Hiring Managers Prefer Older Workers to Millennials


Employers would rather hire workers over 50 than those under 30, according to a new survey. Hiring managers said " mature workers" were more reliable, more professional and had better writing skills, among other benefits. Younger workers were seen as having a less positive work ethic and being less skilled at time management. They did have the edge, however, when it came to creativity and technological savvy.

The survey, from human resources consulting firm Adecco, questioned 500 hiring managers about their opinions of workers in different age groups.

Overall, three times as many managers said they were likely to hire a worker age 50 or older as they were to hire a Millennial (aka Gen Y) employee. The Millennial generation includes those born from roughly 1982 through 2000, making the oldest members of this generation 30 years old.

Workers in the 50-plus group were seen by hiring managers as possessing a bevy of positive traits. Respondents described older workers as reliable (91 percent), professional (88 percent), good listeners (77 percent), good problem solvers (61 percent), strong leaders (75 percent) and possessing a "positive work ethic" (75 percent).

Meanwhile, only 2 percent of respondents described Millennial workers as reliable and only 5 percent think they are professional. Twenty-three percent said Millennials are good problem solvers, 22 percent said they're good listeners and 15 percent said they have a positive work ethic. Just 10 percent said Millennials are good leaders.

The employers surveyed also thought older employees have better writing skills: Just 9 percent said mature employees need to become better writers, while 46 percent said Millennials need to. And despite being raised in the multitasking era, younger workers were seen as less skilled at time management, with 46 percent of hiring managers saying they needed to improve in this area (compared with just 10 percent who said older workers should manage time better). Younger workers were also seen as more likely to post inappropriate content online and to dress inappropriately for an interview.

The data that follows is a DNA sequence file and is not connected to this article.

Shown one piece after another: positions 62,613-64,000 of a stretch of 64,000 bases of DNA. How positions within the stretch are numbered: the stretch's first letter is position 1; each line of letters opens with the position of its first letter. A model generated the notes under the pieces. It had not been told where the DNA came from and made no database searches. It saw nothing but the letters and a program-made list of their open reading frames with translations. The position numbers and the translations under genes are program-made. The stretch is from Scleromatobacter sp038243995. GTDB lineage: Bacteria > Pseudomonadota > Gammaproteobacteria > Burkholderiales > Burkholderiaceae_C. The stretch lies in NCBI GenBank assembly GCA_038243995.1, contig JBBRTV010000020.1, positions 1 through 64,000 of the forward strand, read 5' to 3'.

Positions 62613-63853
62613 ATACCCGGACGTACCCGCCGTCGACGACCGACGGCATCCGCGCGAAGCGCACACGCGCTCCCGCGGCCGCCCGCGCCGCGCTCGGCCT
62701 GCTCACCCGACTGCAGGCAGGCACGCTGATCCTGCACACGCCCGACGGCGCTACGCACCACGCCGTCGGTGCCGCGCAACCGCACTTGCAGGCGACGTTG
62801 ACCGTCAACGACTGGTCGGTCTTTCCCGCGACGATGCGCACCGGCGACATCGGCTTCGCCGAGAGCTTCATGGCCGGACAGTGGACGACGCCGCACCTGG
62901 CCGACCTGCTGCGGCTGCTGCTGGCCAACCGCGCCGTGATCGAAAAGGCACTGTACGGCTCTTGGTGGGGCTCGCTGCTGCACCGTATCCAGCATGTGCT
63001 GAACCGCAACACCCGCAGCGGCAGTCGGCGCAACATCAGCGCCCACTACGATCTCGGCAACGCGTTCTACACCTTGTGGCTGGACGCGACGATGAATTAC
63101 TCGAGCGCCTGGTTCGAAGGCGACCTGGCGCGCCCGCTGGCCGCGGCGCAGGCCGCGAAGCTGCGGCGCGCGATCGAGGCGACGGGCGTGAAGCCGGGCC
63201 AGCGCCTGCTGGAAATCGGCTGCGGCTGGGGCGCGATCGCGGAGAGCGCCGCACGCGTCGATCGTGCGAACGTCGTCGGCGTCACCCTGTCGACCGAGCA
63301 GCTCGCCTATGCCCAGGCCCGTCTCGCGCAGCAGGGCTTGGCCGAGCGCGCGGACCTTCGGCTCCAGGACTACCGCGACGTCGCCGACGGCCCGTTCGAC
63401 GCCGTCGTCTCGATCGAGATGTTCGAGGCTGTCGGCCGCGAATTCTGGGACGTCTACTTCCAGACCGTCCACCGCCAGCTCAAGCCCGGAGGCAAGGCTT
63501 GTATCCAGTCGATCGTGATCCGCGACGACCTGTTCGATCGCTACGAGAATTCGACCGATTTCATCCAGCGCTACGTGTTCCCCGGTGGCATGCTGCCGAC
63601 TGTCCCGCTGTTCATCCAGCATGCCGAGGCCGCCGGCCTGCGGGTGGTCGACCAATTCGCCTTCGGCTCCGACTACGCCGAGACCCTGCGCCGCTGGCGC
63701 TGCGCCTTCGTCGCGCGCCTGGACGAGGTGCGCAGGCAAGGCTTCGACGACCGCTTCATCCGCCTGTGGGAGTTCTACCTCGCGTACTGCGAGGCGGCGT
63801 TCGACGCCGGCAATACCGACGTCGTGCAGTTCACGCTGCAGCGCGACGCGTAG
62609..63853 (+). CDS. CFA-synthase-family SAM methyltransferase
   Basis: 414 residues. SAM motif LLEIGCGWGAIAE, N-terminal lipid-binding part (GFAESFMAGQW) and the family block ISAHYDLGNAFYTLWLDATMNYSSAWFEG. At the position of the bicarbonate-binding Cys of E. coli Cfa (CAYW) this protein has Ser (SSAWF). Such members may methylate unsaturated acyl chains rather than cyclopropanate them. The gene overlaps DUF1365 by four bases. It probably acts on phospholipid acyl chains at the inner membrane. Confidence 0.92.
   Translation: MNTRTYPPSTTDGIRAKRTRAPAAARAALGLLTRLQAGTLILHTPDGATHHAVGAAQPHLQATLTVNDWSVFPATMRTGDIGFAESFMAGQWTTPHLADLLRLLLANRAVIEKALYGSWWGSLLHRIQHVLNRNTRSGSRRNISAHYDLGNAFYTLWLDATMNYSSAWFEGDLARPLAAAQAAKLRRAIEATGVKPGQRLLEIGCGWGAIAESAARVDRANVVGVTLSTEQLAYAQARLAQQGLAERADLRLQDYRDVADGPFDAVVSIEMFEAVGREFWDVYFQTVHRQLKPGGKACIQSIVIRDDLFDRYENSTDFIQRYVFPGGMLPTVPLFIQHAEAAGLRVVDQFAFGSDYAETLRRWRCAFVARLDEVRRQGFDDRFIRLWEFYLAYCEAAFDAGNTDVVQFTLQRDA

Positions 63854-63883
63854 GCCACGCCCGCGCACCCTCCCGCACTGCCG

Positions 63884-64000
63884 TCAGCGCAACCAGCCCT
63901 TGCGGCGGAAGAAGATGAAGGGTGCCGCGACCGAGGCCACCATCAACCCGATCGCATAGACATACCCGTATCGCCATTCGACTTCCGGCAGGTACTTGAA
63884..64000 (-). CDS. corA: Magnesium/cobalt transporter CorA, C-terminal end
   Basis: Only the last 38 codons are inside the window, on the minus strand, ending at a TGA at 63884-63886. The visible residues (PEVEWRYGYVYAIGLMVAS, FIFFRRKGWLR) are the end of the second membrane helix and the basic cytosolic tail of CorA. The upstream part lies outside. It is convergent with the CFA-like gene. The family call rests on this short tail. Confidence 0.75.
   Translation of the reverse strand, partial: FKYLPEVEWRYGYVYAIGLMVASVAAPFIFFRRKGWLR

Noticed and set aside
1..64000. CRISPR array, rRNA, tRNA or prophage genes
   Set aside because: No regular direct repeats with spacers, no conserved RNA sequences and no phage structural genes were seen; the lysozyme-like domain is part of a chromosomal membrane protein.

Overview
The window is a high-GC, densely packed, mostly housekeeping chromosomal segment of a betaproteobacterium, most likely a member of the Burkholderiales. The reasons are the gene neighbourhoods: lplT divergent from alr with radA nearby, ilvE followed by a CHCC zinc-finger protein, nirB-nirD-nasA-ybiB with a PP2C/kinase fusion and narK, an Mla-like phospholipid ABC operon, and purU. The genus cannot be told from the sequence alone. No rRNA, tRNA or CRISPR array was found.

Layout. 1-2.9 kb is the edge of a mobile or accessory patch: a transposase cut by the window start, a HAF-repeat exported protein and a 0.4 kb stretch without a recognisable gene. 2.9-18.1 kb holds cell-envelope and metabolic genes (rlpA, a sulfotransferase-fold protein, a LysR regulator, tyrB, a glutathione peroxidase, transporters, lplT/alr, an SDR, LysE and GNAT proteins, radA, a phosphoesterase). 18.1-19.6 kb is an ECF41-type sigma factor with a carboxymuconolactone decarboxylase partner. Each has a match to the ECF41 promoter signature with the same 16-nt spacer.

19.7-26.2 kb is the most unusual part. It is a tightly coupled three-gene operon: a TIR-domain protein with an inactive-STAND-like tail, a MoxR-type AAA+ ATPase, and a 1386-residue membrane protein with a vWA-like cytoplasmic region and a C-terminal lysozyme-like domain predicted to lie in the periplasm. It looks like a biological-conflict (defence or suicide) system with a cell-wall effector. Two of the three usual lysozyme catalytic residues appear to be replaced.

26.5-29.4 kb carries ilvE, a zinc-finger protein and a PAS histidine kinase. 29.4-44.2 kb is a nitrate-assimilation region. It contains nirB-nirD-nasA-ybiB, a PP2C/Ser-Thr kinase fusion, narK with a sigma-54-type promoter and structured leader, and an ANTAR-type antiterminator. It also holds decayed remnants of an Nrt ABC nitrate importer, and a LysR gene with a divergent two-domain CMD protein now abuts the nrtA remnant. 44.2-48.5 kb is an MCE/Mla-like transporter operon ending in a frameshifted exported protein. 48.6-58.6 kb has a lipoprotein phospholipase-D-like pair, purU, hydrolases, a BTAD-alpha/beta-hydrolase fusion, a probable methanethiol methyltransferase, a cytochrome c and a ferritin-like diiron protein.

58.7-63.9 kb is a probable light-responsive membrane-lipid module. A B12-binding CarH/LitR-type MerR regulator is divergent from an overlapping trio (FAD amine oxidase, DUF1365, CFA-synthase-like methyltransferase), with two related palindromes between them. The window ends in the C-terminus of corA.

Millennials were seen as having a few advantages on older workers, however. Hiring managers were more likely to describe them as creative (74 percent versus just 17 percent for older workers), good at networking and good with technology. Only 5 percent said Millennials need to develop stronger tech skills, while 72 percent think older workers do.

Wednesday Quick Hits:

Major Medicare doubts. According to the Employee Benefit Research Institute, 80 percent of American adults under 65 doubt that Medicare will provide affordable health care by the time they're eligible; three-quarters doubt the program will cover the  medical treatments they need.

Class of 2008 flocked back to parents' homes. The number of 18- to 30-year-olds living with their parents rose drastically between 2007 and 2011, according to a new analysis from the University of Minnesota Population Center. Faring worst were 26-year-olds, whose ranks of boomerang children rose by 46 percent during this period. In contrast, the number of 23- or 25-year-olds living at home went up 25 percent; the number of 19-year-olds living with parents rose just 3.6 percent; and the number of 27-year-olds at home actually dropped by 16 percent.

Photo: Image Source/Aurora Photos

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